Charm of Protection: When an enemy crits you, the charm absorbs d6 points of damage. (takes some of the sting off of getting critted, players love this item)

Sacrificial Dagger: when used to inflict the killing blow on a foe, an arcane spell caster can recover an expended spell. (arcane casters shouldn't normally be trying to kill things with daggers but this makes it a very tempting option!)

Armourtype of Regeneration: 1/day this armor can replenish d4 HP/character level of its wearer. (gives a player a get out of jail free card for when his character is on the ropes due to an unexpected crit/ganking)

Helm of Vigilance: Roll 2d20 for all perception and initiative checks and keep the higher roll. (Players who hate getting ambushed, being flatfooted at the start of battles, or acting last in initiative love this item)

Possessed Shield: This shield floats in front of a fighter as if held by an invisible third arm, allowing a fighter the benefits of a shield while still leaving both his arms free. (a surprisingly powerful item as a fighter can now have improved AC while still being a two weapon or two-handed weapon user--plus creative players can find lots of ways to make use of a floating shield in and outside of battle)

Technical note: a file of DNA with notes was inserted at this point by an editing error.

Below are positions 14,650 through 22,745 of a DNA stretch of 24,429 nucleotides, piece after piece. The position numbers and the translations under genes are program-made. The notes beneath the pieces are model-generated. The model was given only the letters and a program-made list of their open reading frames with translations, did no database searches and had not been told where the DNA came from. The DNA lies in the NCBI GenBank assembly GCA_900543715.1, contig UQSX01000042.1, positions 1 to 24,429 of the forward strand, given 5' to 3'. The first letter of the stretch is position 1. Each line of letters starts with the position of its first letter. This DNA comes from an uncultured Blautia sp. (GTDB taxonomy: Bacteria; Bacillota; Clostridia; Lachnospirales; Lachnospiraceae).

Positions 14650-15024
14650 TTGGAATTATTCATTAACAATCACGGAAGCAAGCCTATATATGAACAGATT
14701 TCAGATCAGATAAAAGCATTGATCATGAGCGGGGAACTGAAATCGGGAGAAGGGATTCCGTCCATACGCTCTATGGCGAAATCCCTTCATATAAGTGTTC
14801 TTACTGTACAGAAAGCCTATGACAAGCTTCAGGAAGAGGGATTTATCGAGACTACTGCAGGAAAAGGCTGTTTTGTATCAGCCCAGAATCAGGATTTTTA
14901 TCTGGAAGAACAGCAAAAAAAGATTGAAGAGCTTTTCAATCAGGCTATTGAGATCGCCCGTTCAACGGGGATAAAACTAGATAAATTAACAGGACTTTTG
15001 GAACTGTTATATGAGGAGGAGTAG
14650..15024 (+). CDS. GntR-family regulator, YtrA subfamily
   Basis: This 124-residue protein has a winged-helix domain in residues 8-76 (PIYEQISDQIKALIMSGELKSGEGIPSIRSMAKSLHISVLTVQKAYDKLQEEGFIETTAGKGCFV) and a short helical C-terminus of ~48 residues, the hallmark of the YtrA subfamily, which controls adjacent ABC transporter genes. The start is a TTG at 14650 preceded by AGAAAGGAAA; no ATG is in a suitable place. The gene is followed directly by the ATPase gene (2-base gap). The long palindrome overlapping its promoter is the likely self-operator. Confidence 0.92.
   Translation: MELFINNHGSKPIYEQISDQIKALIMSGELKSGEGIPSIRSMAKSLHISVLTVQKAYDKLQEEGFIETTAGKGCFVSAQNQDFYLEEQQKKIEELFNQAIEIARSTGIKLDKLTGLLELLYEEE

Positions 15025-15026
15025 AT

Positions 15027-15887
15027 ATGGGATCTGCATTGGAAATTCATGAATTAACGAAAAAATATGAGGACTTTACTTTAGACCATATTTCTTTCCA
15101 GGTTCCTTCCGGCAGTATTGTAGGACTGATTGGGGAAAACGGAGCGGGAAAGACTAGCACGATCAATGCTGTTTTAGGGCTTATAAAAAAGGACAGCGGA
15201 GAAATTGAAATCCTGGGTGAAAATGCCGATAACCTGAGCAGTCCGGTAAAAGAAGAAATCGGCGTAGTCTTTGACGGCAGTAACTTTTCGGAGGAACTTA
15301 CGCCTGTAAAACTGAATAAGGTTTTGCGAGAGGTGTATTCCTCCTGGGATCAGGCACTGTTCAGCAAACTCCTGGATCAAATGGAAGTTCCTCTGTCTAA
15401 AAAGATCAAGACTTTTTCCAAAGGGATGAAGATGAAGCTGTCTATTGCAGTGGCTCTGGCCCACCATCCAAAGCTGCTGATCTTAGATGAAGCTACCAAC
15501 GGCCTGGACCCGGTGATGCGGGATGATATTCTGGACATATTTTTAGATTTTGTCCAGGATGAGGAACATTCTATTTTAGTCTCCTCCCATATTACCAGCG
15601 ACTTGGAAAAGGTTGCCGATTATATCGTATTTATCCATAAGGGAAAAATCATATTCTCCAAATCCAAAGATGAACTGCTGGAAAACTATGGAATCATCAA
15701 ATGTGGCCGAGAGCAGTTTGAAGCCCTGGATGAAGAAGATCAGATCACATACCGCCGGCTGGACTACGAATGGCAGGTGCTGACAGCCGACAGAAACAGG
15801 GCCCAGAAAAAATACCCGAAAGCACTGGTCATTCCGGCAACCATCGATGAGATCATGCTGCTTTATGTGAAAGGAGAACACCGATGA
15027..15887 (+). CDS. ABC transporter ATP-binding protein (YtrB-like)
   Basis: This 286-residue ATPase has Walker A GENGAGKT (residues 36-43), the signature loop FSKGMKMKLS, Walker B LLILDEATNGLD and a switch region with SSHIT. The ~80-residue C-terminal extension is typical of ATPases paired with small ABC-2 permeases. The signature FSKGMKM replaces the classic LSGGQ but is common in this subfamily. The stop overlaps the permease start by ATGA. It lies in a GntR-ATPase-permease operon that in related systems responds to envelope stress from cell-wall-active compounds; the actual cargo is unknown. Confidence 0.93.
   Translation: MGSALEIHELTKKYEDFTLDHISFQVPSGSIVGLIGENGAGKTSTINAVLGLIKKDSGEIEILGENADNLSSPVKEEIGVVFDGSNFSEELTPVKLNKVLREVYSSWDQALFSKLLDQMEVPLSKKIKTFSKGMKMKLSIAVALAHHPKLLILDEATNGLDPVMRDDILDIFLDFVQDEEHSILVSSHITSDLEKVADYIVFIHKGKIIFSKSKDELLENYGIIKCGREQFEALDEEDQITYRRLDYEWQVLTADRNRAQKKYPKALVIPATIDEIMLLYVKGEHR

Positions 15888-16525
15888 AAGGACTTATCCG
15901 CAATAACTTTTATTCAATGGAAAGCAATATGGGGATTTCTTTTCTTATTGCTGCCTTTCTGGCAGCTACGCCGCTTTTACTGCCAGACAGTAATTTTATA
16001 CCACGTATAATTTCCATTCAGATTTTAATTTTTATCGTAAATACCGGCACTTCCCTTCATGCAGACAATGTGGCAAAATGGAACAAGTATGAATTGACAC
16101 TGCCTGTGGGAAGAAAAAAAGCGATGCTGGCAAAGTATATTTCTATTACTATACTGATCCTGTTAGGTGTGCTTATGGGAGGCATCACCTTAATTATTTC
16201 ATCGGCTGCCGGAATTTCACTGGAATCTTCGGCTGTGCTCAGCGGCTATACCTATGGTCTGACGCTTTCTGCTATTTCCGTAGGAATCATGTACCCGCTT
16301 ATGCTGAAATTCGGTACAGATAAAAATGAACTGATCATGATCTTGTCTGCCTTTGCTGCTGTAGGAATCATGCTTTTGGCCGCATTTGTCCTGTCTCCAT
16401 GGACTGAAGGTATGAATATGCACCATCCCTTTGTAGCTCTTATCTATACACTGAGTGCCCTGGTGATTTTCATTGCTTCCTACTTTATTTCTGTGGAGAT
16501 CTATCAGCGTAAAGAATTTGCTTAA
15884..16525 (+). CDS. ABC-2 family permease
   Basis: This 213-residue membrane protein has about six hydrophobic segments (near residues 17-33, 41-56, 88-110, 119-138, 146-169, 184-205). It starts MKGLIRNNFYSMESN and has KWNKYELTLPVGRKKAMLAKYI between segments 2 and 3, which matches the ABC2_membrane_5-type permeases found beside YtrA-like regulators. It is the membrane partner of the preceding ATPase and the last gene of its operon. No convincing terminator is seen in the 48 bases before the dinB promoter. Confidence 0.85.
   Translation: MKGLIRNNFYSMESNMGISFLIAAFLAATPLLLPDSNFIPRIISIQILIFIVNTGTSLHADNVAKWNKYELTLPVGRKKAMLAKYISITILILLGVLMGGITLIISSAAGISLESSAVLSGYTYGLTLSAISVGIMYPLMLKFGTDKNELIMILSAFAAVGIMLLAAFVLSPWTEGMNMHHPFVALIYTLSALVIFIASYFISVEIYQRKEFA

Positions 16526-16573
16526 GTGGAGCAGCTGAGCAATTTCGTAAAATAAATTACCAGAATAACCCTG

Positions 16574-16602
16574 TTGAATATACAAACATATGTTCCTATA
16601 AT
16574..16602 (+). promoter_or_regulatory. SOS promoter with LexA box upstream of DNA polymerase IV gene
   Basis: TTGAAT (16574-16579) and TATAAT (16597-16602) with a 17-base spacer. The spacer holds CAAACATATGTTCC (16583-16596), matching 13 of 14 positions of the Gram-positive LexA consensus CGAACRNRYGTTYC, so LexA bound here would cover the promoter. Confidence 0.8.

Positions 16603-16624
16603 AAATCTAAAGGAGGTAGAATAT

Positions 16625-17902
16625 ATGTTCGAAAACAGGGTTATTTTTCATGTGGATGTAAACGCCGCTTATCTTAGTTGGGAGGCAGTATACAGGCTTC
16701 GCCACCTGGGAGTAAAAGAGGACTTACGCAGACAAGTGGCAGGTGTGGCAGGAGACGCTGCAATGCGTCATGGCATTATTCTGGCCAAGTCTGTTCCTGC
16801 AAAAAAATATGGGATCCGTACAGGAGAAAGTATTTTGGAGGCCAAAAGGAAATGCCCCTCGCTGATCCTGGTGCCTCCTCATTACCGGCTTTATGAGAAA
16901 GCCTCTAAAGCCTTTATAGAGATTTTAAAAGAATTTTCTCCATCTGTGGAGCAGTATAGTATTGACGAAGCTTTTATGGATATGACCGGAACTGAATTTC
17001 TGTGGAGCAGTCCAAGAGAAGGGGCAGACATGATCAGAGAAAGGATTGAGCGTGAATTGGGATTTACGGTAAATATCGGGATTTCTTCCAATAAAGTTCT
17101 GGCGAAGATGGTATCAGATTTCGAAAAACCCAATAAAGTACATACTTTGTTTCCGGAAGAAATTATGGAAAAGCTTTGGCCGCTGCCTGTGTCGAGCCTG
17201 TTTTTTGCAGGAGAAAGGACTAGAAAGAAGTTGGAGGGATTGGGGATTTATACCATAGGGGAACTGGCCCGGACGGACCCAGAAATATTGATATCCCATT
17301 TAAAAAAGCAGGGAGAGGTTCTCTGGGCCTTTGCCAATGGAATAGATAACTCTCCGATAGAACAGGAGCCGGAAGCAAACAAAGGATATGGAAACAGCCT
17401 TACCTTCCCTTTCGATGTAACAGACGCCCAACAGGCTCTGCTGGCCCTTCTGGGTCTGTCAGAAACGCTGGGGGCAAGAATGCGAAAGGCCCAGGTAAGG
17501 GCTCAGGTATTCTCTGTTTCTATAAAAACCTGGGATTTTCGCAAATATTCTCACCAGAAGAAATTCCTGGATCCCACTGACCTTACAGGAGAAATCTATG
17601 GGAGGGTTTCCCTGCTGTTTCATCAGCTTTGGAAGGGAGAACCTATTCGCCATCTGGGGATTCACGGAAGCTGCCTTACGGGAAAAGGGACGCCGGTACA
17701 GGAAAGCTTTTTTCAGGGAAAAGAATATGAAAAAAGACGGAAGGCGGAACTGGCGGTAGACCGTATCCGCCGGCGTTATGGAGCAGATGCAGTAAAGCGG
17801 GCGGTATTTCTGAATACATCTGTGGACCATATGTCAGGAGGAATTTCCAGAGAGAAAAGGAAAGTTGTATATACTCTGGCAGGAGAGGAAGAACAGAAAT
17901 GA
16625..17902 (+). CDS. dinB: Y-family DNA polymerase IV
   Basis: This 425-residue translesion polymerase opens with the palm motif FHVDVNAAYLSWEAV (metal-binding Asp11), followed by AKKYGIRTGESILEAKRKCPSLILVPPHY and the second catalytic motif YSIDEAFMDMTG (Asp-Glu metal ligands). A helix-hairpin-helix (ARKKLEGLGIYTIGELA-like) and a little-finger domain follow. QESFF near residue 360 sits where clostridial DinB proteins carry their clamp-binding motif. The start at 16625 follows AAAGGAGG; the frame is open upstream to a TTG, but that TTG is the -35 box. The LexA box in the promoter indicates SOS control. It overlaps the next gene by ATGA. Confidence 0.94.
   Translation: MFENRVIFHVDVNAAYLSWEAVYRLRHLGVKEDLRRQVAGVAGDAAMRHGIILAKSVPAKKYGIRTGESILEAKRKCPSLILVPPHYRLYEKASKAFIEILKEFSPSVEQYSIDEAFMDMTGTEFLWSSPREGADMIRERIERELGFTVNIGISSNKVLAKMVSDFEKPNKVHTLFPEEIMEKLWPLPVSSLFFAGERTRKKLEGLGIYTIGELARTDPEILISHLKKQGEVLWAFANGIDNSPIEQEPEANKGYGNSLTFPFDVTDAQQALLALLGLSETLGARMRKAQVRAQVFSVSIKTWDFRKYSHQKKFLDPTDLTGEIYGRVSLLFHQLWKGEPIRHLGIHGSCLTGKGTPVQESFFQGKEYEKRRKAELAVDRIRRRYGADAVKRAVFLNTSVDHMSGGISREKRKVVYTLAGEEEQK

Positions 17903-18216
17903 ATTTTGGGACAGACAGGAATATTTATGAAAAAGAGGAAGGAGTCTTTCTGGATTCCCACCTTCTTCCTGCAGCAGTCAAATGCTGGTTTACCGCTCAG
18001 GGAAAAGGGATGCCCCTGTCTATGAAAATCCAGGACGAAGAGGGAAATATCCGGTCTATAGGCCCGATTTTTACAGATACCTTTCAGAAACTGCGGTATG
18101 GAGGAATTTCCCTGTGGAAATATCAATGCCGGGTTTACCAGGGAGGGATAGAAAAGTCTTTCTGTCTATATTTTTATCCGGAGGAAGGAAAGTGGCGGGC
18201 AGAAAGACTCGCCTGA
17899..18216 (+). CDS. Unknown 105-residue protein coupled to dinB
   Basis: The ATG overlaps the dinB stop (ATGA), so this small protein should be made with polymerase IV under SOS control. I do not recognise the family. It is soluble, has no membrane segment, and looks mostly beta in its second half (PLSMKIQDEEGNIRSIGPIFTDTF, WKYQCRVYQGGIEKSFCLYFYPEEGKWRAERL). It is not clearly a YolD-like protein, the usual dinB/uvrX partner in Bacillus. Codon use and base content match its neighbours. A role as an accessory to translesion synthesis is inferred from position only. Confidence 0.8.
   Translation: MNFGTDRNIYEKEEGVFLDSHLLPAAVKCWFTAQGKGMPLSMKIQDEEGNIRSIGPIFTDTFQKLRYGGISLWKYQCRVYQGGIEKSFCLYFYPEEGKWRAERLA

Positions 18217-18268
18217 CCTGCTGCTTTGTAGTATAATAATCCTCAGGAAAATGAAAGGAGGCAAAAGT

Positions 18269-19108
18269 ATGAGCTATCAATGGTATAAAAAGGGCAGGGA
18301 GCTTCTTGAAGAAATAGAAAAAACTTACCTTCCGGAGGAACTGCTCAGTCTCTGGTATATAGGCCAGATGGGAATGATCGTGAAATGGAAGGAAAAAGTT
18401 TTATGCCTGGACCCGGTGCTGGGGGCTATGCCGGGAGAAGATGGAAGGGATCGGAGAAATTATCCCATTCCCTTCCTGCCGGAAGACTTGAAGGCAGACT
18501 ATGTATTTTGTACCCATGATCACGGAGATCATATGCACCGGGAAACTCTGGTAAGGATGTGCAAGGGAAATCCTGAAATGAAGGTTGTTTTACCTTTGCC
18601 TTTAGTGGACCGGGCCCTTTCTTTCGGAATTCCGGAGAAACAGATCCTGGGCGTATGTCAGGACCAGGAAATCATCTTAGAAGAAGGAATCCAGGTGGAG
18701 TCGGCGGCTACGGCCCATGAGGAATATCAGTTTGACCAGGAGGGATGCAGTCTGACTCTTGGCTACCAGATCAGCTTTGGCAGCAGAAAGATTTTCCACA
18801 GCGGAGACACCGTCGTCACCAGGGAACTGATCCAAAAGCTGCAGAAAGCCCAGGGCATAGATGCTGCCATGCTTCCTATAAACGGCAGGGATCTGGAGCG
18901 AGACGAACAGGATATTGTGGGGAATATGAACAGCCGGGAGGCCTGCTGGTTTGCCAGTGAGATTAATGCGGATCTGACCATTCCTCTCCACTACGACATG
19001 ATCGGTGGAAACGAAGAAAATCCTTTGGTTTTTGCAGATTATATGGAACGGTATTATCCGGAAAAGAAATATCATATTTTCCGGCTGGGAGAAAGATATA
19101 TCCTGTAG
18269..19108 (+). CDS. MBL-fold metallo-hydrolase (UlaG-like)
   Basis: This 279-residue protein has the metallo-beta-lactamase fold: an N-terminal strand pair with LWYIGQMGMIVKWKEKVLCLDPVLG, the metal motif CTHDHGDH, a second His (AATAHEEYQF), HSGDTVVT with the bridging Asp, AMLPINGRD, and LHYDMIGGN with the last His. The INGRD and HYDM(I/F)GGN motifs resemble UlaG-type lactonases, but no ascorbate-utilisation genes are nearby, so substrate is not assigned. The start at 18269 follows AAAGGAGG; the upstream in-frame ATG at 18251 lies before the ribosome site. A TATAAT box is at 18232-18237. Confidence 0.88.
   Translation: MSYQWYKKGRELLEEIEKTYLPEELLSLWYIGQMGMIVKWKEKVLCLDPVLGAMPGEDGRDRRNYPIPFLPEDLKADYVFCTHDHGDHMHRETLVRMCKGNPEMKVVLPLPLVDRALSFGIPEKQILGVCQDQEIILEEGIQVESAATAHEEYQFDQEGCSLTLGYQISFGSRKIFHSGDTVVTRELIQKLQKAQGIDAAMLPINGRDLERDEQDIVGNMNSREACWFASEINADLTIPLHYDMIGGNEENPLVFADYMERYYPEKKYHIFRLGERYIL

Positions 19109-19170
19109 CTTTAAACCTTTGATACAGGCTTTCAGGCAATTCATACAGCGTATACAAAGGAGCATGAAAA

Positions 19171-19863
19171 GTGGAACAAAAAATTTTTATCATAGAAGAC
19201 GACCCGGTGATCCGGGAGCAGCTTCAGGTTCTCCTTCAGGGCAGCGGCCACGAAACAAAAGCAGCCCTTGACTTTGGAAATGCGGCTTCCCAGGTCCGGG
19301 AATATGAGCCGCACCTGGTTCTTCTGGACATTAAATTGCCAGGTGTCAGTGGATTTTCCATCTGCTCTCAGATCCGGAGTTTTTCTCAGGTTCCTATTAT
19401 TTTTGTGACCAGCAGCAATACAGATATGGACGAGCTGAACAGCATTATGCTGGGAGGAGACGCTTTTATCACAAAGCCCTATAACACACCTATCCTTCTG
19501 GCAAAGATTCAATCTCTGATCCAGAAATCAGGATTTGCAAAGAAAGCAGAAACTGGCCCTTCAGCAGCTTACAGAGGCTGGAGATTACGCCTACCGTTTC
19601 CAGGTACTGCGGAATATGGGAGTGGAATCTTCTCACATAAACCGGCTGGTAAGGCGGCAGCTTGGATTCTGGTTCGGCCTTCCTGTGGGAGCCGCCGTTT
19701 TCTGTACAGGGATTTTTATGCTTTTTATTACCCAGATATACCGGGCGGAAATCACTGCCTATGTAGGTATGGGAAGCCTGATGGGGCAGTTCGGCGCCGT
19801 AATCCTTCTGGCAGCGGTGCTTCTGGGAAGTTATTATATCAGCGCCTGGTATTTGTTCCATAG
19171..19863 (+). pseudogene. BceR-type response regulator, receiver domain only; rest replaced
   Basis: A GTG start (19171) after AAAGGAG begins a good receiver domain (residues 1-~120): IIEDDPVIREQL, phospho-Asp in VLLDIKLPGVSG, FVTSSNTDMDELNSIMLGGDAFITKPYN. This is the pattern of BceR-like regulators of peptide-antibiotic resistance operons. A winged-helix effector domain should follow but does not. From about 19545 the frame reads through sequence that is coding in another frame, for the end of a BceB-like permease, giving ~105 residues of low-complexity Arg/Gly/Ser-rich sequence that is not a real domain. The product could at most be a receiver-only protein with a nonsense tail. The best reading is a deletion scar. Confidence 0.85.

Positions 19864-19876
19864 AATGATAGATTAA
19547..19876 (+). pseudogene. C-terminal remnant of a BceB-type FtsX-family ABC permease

The two unifying themes for these items are

1) A good item gives a player an interesting option that he didn't have before

OR

2) A good item is satisfying to a player by either mitigating against when simple bad luck derails his character or makes the benefits of good luck even more dramatic.


Bad items are items which have an effect so powerful that it eliminates all other interesting choices

OR

Items which add too much dice rolling and calculation and slow down the game too much for no real benefit

OR

Items which incrementally improve a character in a way that is hardly noticeable to the player in actual play (like the very boring +1 swords of yesteryear).
 
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Stormonu

Legend
Sacrificial Dagger: when used to inflict the killing blow on a foe, an arcane spell caster can recover an expended spell. (arcane casters shouldn't normally be trying to kill things with daggers but this makes it a very tempting option!)